As a child, when studying moral science in school, all of us would have heard and learnt of the story of Robert Bruce and the spider.
Robert the Bruce, or Robert I, was the Scottish king of medieval Europe. In those days of unremitting fighting and hostilities with his neighbouring kingdom, Bruce was driven away from his throne. He was on the run, and in order to remain undetected from his enemies, he had to take refuge in one of the many caves that dotted the forests of medieval Scotland.
Hiding in the cave, filled with hunger, and the compunction of the failure to protect his kingdom, he sat desolate, looking at the bare environs of the grotto.
It was then that he noticed a spider, trying hard to climb a wall and make a web.
Time and again, the spider would climb the wall, and start off the process to make the web, only to fall off again. He would soon wake up from the crash, and repeat the course only to fall again. This went on and on, again and again.
Finally after failing countless times, the spider was able to give a final push, and push his failure behind and build the web.
Robert Bruce looked at the spider with awe and inspiration. Here was a small creature, who despite its continual failures, did not give up, and would rise from its defeat, and finally overcome all obstacles to get his work done.
Try, Try again.
If you don’t succeed, try; try again, till success is yours.
Inspired by the spider, Bruce decided to introspect, and decided to fight his failure and wage a war to get his kingdom back.
He lost, not once, but many times.
Finally, inspired by the spider, without giving up defeat after defeat, Bruce finally managed to defeat his enemies, the English army, at Battle of Bannockburn, and regain independence for Scotland.
Now, if there is any modern day Robert the Bruce, it has to be O Rajagopal, the face of the BJP in Kerala. All would know him for his role in the NDA council of ministers under Vajpayee, where he represented Madhya Pradesh and Chhattisgarh in the Rajya Sabha, but people in Kerala know him for the various electoral battles he has fought and never won.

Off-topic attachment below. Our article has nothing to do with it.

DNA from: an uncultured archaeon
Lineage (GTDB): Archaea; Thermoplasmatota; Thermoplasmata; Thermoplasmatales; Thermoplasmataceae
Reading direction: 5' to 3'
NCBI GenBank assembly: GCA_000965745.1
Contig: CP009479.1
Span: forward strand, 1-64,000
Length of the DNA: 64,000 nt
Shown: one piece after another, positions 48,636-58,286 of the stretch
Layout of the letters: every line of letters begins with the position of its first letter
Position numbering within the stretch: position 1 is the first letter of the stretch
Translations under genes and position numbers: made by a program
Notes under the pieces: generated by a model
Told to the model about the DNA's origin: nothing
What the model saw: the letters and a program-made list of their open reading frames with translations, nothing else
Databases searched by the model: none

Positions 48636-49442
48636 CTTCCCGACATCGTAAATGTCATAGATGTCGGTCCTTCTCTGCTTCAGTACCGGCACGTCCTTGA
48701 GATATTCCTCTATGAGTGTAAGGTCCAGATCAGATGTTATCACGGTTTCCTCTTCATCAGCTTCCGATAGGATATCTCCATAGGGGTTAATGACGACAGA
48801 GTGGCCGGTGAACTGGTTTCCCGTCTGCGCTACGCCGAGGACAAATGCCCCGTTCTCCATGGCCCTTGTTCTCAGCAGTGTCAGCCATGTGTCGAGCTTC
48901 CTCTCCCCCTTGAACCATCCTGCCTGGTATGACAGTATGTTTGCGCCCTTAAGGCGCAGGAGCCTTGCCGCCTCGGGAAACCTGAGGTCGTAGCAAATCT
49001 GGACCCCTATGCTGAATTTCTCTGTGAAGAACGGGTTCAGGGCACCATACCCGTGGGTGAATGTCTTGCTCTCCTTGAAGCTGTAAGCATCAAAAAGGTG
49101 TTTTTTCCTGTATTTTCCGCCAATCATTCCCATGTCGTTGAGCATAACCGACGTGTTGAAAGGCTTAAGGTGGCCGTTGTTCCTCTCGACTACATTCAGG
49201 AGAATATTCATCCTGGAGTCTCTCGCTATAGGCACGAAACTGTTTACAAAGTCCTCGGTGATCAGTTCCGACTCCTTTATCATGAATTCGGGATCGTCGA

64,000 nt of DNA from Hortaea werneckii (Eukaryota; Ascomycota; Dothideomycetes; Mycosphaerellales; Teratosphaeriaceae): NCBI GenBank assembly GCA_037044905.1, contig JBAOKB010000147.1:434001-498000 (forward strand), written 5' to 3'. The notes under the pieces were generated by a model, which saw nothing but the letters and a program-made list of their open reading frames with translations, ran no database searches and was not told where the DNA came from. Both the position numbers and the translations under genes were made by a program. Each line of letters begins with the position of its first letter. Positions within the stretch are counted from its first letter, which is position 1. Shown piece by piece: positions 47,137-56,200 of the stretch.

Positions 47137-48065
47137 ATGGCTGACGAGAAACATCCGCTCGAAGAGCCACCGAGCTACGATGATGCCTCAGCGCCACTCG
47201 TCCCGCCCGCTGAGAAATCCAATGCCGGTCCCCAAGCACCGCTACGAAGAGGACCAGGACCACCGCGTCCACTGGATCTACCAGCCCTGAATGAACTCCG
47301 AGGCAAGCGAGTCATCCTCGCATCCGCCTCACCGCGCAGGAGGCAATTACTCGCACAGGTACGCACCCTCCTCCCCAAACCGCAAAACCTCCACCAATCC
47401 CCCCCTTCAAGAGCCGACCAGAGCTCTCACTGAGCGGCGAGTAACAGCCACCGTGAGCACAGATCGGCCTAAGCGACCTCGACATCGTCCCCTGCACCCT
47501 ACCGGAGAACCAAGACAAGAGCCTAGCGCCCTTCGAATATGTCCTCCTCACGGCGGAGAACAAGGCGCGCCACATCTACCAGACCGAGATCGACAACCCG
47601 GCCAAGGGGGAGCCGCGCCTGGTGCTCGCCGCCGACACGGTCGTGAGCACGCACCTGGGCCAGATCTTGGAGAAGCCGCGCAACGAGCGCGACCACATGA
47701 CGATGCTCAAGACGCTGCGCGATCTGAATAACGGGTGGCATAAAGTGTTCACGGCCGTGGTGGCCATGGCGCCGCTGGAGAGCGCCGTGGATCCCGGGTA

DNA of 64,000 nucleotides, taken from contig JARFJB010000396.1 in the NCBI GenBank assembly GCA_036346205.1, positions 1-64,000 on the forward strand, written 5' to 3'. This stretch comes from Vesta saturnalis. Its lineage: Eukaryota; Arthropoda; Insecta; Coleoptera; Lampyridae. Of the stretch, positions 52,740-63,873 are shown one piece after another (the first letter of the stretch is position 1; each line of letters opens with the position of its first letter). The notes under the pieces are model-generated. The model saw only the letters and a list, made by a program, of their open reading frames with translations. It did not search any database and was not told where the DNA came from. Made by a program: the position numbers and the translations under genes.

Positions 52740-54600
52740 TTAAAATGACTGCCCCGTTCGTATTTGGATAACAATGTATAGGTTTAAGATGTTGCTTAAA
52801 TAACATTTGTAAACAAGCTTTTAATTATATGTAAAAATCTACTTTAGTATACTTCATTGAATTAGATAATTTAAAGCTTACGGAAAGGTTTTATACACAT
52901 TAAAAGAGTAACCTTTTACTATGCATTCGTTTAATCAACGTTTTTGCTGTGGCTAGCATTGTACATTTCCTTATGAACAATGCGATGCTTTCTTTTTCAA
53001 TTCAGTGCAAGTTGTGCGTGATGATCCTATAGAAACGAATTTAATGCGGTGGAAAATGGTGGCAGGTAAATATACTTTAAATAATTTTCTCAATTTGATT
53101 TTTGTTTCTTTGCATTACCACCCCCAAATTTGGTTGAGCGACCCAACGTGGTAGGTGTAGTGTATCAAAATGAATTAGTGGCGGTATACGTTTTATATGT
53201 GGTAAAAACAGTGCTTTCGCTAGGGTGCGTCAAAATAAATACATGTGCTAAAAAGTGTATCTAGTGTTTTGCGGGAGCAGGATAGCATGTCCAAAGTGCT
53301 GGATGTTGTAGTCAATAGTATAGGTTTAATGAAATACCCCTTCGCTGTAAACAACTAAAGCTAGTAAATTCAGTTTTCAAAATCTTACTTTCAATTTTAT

In 1980, Rajagopal contested the Lok Sabha elections from Kasargod, and came second, losing to M Ramana Rai of the CPIM, by a margin of 70,000 votes. He contested as a Janata Party candidate.
In the next Lok Sabha elections, 1984, Rajagopal shifted to Manjeri. From the position of strength at Kasargod, he dropped to third place, getting just 43,000 odd votes or 7%, in what was a Muslim League bastion.
He waited till 1991 before trying his luck for the first time in Trivandrum, again in the Lok Sabha elections. He ended up getting 80,000 votes and once again third position with a support of 11%. Congress was the winner.
In the meantime, he was elected to the Rajya Sabha from Madhya Pradesh, but this did not stop his party from fielding him at Trivandrum again during the 1999 polls. He performed far better than the previous battles, this time getting almost 160,000 votes or 21%, but still just enough to be third position, behind Congress and CPI.
Then came the India Shining campaign, and despite a good performance in the Vajpayee ministry, he could not get more than 230,000 or 30% of the electorate to vote for him. He was once again at 3rd position, when the CPI managed to trump Congress at the pole position.
After all the failures in Parliament election, Rajagopal was back to contesting for Assembly again. He was a favourite of the public by then, and had support across party lines. But this was just not enough.
Contesting from his home district of Palakkad for the first time, he came third once again, but managed to get a respectable 25% of the vote share.
He did not contest the 2009 Lok Sabha elections from Trivandrum, and this saw a serious decline in the BJP votes, the election which Shashi Tharoor won for the first time.
By the time the next contest was on, Rajagopal, for the first time since 1980 at Kasargod, came second, it was in Nemom in Trivandrum, and he lost to the CPIM candidate by a margin of 6400 votes.
Next year, the by polls in Neyyatinkkara, Rajagopal was in fray again. He was relegated to his regular 3rd position, but with a respectable 23% of the votes.
The fiercest battle he had fought ought to be the 2014 elections for the Lok Sabha. Rajagopal was back in Trivandrum and gave the sitting MP Shashi Tharoor a fantabulous fight. He led for most of the counting, and finally lost to him for a mere 14,000 votes. The CPI candidate was relegated to a poor third. This was an election most in Trivandrum wanted him to win but providence had other ideas.
Now, the senior most leader of Kerala BJP, the battle hardened general is getting ready for his twelfth electoral battle, the bye election at Aruvikkara in Trivandrum. There were many who thought that he would quit electoral battle after the 2014 blockbuster, but he’s not given up yet.
Like Bruce said – “Try, Try again. If you don’t succeed, try; try again, till success is yours”
Thanks to @El_Falafel on twitter for sharing the data alongwith his tweet.